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2022 Estate Taxes & 2022 Gift Taxes

The Internal Revenue Service has announced the 2022 inflationary adjustments to the estate and gift tax applicable exclusion (from $11.7 million in 2021 to $12.06 million in 2022) and to the annual gift tax exclusion (from $15,000 in 2021 to $16,000 in 2022).[1]

Currently (2022), the applicable exclusion is $12.06 million. The estate and gift tax applicable exclusion amounts are “unified,” meaning that a person can use the exclusion during their lifetime by making taxable gifts to others and any applicable exclusion not applied to lifetime gifts can be applied to property held at death. This means that a person may gift up to $12.06 million in assets during their lifetime or, if they make no taxable gifts, die owning assets totaling $12.06 million and pay no gift or estate taxes.[2]  The current tax rate on lifetime gifts or estates worth more than $12.06 million is 40%.  Under current law, the applicable exclusion is adjusted annually with inflation.  Accordingly, it should increase modestly each year (the increase between the 2021 figure and the 2022 figure was $360,000). Notably, there was a substantial increase in the applicable exclusion in 2018. The Tax Cuts and Jobs Act passed in 2017 increased the applicable exclusion from $5.49 million (in 2017) to $11.18 million (in 2018) to $11.4 million (in 2019), to $11.58 million (in 2020), to $11.7 million (in 2021), and to $12.06 million (in 2022) but this substantial increase is only temporary and, barring Congressional action sooner, the applicable exclusion will return to its 2017 value (plus an increase for inflation) after 2025.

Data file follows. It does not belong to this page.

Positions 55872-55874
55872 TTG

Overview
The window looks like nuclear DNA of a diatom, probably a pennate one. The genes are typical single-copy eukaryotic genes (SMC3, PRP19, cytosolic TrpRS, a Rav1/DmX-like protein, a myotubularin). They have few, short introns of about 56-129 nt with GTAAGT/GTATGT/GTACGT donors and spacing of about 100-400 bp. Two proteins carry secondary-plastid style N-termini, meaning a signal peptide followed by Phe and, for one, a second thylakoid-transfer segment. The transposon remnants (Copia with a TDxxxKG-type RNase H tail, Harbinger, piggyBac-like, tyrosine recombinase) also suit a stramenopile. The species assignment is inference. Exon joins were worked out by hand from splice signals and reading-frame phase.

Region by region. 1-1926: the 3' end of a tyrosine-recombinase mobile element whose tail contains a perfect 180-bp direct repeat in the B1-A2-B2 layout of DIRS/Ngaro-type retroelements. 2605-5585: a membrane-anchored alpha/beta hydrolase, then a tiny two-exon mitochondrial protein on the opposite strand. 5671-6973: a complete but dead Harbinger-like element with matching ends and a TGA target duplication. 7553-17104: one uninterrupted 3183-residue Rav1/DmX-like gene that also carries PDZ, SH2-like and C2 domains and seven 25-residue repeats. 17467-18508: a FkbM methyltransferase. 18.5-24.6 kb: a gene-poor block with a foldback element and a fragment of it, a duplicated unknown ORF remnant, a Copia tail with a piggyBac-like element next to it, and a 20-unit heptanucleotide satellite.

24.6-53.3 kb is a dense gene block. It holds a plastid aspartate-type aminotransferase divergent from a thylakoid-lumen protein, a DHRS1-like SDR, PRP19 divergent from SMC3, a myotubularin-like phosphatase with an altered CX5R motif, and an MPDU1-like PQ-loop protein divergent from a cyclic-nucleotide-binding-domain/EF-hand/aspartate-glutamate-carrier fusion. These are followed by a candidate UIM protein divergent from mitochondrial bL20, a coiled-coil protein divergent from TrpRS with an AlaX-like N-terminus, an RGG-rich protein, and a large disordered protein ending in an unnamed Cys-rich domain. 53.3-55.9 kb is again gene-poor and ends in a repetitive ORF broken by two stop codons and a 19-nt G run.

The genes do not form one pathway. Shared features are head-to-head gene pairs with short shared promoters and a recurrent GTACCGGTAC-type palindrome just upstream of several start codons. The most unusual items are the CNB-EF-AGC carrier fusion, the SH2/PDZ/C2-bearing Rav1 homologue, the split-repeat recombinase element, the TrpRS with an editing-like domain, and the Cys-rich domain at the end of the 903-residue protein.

In addition to the increase in the applicable exclusion, the annual exclusion for gift tax increased from $15,000 in 2021 to $16,000 in 2022. The gift tax annual exclusion permits a taxpayer to exclude up to $16,000 per person per calendar year without any gift tax reporting requirement and the gifts won’t use any of the applicable exclusion amount (meaning that annual exclusion gifts do not reduce a taxpayer’s applicable exclusion). As a result, annual exclusion gifts are a very popular (and efficient) way to transfer assets.

The applicable exclusion and the annual exclusion are some of the important considerations in developing an estate plan and planning for the transfer of wealth; to read a more in-depth overview of estate planning concepts, click here.[3]

Brandon Rebboah is an associate in Berliner Cohen’s Estate Planning Group. Mr. Rebboah counsels individuals and families on estate planning, estate administration, probate administration, and tax matters. Additionally, Mr. Rebboah’s practice focuses on sophisticated wealth transfer strategies. He can be reached at or 408-286-5800.


[1] See, e.g., Rev. Proc. 2021-45 (2021).

[2] The applicable exclusion is available to U.S. taxpayers (including U.S. citizens and domicilaries) but is not available to nonresident aliens.  For nonresident aliens, the estate tax exemption continues to be limited to a mere $60,000.

[3] Always consult with qualified professionals (attorneys, accountants, and otherwise) about your estate planning and/or gifting needs.